How to Find a Therapist

Five expert-backed tips to help you snag an appointment with the mental health pro that’ll help you the most.

The Explainer: Urinary Tract Infections

What they are, why they happen, and how to find relief—fast.

From a burning sensation to a near-constant urge to pee, the symptoms of a urinary tract infection can feel pretty miserable. Even more unfair, these infections return within six months for about 25 to 30% of women who get a UTI. But you can take certain steps to reduce your chances of getting a UTI and preventing reinfection. 

We spoke to gynos to get the scoop on why these uncomfortable infections occur, how to help your body fend them off, and what you can do to put up the best fight when they do happen. 

Related: Everything You Need to Know About Bacterial Vaginosis (a.k.a. BV)

First, why do we get UTIs?

UTIs are usually caused by Escherichia coli, more commonly known as E. coli, a bacterium that lives in the GI tract. (Yes, we’re talking about the same E. coli that causes spinach recalls and prompts major digestive distress.) 

While anyone can get a UTI, they’re more common in women because a female’s urethra (the tube that carries urine out of the body) is shorter and closer to the anus, where E. coli bacteria are common. This is why it’s crucial that women wipe front-to-back, says Alexis May Tran Kimble, D.O., board-certified urogynecologist at The Kimble Center

Vaginal sex can also increase a woman’s risk, as sex can introduce bacteria to the urethra. “If you’re prone to infections, peeing right after you have sex or taking a prophylactic antibiotic can help prevent infections,” says Dr. Kimble. If you notice recurrent infections associated with sex, talk to your doctor to determine the best course of treatment. “UTIs can be more common with any increase in sexual activity,” adds Cynthia Flynn, MD, a board-certified OB/GYN with more than 20 years of experience in women’s health and a doctor at JustAnswer. “UTI symptoms may also start after infection with STDs, so it’s important to be screened if you are at risk.”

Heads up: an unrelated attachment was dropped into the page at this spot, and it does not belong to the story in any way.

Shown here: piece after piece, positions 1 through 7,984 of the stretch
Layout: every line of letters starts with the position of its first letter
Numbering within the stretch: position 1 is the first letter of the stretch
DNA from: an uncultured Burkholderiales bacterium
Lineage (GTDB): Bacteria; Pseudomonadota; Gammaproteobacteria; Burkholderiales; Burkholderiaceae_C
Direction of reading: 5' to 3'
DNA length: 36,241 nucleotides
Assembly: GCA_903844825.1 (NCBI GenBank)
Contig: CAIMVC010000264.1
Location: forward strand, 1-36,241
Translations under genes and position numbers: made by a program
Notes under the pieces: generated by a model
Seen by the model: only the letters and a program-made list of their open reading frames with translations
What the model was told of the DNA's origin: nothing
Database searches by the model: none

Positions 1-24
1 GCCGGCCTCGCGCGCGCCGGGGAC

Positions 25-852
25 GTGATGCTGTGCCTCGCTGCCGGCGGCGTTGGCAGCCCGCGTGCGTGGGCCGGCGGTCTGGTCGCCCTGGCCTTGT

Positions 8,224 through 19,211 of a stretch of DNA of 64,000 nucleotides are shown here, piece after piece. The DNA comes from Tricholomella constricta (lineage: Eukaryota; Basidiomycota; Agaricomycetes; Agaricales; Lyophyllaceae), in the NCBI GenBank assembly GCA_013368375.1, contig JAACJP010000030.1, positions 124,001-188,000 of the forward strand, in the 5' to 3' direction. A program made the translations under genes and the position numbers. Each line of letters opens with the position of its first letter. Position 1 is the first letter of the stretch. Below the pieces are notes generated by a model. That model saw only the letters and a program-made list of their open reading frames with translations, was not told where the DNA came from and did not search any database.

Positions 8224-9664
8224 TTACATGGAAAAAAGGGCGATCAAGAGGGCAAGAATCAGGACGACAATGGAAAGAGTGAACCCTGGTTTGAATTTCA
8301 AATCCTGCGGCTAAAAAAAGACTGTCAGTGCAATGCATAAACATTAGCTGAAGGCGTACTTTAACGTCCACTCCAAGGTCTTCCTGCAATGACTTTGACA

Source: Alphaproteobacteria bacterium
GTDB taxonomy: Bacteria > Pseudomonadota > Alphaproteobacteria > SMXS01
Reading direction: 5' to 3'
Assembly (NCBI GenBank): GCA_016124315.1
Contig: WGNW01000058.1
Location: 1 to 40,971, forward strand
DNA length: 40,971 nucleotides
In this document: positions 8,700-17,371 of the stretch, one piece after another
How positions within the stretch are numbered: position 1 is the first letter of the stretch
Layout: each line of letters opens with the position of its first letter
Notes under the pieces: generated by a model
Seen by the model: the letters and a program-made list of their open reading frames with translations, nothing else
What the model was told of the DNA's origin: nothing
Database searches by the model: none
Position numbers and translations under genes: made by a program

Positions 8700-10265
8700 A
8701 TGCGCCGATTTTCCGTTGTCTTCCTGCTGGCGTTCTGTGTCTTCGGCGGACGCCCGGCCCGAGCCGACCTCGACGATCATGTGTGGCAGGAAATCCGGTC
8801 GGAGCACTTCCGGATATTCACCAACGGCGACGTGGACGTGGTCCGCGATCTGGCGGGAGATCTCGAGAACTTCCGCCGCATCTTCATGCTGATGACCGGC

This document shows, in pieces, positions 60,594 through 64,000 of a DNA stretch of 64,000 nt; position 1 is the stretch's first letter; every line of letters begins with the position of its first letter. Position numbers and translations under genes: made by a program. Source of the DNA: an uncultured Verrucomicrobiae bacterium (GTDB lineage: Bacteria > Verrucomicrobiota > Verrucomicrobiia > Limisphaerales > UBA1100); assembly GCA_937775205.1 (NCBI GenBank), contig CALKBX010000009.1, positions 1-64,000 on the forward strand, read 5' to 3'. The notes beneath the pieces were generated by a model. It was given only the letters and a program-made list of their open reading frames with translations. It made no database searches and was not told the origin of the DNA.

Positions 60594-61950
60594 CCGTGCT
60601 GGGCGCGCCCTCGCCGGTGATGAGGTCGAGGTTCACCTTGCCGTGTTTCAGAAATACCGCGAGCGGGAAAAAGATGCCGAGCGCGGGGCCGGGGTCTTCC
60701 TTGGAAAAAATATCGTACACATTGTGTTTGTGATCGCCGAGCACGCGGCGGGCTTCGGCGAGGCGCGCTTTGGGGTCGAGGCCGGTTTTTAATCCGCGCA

Douching, which disrupts the natural balance of bacteria in the vagina, has also been shown to cause UTIs. “We now recognize that a female microbiome exists,” says Dr. Kimble. “This environment provides protective bacteria that can be eradicated with hygiene practices like douching.” Similarly, avoid spermicide as a contraceptive method, as it may alter the delicate pH balance of the vagina and creates an environment where bacteria are more likely to thrive. 

Related: What is Normal Vaginal pH—and When Should You Test Yours?

Research has found that women who get frequent UTIs tend to have depleted levels of Lactobacillus, the predominant microorganism or “good bacteria” in the female urogenital biome. “Chronic UTIs generally refer to a prolonged infection or three or more infections in one year,” says Dr. Flynn. “If untreated, a bladder infection can progress to the kidneys.”

Supplementing with Lactobacillus-containing probiotics has shown promising results in early studies, though researchers are still nailing down the exact strains and dosage that might be most effective. 

What are the signs and symptoms?

While most women complain of a burning sensation when they urinate, there are a number of other symptoms of UTIs that are important to recognize. “UTI symptoms can vary and be mild or severe, depending on the organism or bacteria causing the infection and how long the infection has been present,” says Dr. Flynn.

According to the Cleveland Clinic, UTIs may lead to some of the following:

  • Pain in the side, belly, or pelvic area

  • Pressure in the lower pelvis